There are plenty of low-priced lines to be had, but they are not cheap because of little cost; they are badly made and untrustworthy, consisting of a core of shoddy material, around which silk is plaited and covered with varnish or waterproofing. This, after a few times using, cracks, and lets the water into the core, which quickly rots, and the line is unreliable under the strain of playing a fish of " respectable size." These lines are sold by Red ditch firms as " American patent-lines," but I believe they are made in Germany, and are " rubbish." The wisest plan is to test a line by unravelling half an inch of its end ; if silk all through it is reliable, and a No. 3 size should be strong enough to capture any fish that swims in fresh water. The following is a recipe for waterproofing lines, which I have always found to answer well:-A pint of boiled cold - drawn linseed oil, a wineglassful of gold-size, two tablespoonsful of copal varnish, poured all together into an earthen-pipkin; cover with a small piece of slate, or a tin puttypan, to keep out the dust; and place on hob of stove to simmer for three or four days, stirring occasionally until the gold-size and copal are thoroughly incorporated with the oil. Then coil the line loosely in an old pie-dish, pour enough waterproofing on the line to cover it, stretch paper over, and stand dish for two or three days in a gentle heat for the line to soak thoroughly full of the dressing. After this is done, take the end of line off the top coil and draw all the line through a piece of an old kid-glove held between the fingers and thumb, squeezing out all the superfluous dressing, letting the line fall on to a large sheet of paper to save it from dust or dirt. After this hang it in coils on, or wind it round, a clothes-horse, or the backs of two chairs, where leave it for two or three days to dry; then on a warm day stretch it in the garden between smooth nails driven into the walls or fence, or between trees; and polish the line by rubbing it with a little sweet-oil on a piece of soft leather or old kid-glove.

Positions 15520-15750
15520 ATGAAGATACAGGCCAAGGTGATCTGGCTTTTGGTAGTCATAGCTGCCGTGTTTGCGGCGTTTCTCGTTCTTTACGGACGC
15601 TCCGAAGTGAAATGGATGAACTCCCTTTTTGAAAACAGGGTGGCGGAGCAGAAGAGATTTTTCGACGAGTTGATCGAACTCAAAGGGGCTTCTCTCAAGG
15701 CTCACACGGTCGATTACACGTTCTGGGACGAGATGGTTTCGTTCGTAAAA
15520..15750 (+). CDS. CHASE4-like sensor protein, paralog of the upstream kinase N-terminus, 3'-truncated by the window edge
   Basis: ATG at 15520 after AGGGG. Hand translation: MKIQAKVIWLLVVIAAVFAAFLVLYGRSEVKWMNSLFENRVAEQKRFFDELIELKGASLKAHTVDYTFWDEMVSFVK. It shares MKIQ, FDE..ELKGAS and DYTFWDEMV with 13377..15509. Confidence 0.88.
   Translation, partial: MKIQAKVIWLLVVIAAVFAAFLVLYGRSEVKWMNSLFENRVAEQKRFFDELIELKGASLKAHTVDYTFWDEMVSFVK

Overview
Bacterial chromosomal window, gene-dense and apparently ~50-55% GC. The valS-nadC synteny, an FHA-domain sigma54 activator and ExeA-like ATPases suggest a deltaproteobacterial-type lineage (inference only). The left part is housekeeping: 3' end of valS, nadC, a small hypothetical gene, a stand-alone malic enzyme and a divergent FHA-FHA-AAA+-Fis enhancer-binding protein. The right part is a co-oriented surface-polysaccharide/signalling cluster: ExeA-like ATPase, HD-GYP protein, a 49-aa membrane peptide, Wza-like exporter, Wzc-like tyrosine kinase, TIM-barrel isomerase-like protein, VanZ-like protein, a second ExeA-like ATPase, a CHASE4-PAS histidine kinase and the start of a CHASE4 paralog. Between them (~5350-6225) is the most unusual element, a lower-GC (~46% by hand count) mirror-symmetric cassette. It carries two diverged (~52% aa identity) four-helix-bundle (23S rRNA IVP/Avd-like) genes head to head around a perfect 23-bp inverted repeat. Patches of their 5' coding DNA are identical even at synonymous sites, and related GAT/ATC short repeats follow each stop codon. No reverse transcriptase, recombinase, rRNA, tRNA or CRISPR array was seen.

The next tackle to be considered is the pike-trace, and whether for " spinning," " live-baiting," or " paternostering," none are so good as those of best salmon-gut, stained olive-green, so that they may assimilate to the colour of sub-aqueous weeds, or olive-brown if weeds are decaying. If gimp traces are preferred, platinum-gimp is best, as it does not glitter in the water like brass-gimp. If none but brass-gimp can be obtained, it may be stained a dark colour by soaking it in a solution of bichlorate of platinum mixed with water (one-part platinum to six or eight of water), then dried before a fire; or, if hung in the fumes of burning brimstone, brass-gimp turns a deep copper colour.
The following recipes for staining gut are from Keene's " Practical Fisherman ": -
Steep the gut in strong green tea for twelve hours.
Boil a piece of green baize and steep in the liquor while it is warm.
Steep in strong coffee.
Boil a handful of logwood in a pint of water, add a piece of copperas, size of small nut, pounded under a hammer. Immerse the gut when the preparation is cold until the requisite hue is obtained.
" Red water stain, useful among decaying weeds.-Steep in a teacupful of black tea till of sufficient depth of tint."